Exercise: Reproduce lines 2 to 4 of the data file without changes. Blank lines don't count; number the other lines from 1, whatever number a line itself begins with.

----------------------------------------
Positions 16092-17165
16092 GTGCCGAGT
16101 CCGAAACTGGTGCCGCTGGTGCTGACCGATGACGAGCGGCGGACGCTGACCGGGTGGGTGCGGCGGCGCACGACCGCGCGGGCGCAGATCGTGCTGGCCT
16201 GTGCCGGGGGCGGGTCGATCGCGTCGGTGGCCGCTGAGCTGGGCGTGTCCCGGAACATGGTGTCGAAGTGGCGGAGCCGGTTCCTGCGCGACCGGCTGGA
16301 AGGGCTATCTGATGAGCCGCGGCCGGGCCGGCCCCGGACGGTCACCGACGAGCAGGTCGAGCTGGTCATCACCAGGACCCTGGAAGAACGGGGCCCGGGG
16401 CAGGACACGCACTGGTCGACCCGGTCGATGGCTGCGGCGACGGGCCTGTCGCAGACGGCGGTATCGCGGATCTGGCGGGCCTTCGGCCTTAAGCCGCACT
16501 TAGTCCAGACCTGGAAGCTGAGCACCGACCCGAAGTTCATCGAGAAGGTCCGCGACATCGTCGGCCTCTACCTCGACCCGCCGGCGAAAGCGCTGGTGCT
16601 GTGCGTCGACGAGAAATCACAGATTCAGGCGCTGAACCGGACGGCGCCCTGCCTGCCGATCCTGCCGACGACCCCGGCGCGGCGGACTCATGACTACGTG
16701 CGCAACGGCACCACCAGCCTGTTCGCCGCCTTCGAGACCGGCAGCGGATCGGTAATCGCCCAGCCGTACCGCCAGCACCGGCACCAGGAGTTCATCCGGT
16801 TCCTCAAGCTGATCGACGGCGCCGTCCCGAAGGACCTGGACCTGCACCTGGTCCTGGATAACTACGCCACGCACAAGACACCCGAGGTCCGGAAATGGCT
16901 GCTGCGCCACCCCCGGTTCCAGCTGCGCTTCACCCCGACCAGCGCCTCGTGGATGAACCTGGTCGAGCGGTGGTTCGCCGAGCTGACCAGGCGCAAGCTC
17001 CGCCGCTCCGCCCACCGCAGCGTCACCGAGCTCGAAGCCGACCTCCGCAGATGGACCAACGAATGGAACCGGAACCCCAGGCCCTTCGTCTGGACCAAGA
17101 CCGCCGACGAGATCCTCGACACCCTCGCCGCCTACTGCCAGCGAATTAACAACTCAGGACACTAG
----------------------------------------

16092 GTGCCGAGT
16101 CCGAAACTGGTGCCGCTGGTGCTGACCGATGACGAGCGGCGGACGCTGACCGGGTGGGTGCGGCGGCGCACGACCGCGCGGGCGCAGATCGTGCTGGCCT
16201 GTGCCGGGGGCGGGTCGATCGCGTCGGTGGCCGCTGAGCTGGGCGTGTCCCGGAACATGGTGTCGAAGTGGCGGAGCCGGTTCCTGCGCGACCGGCTGGA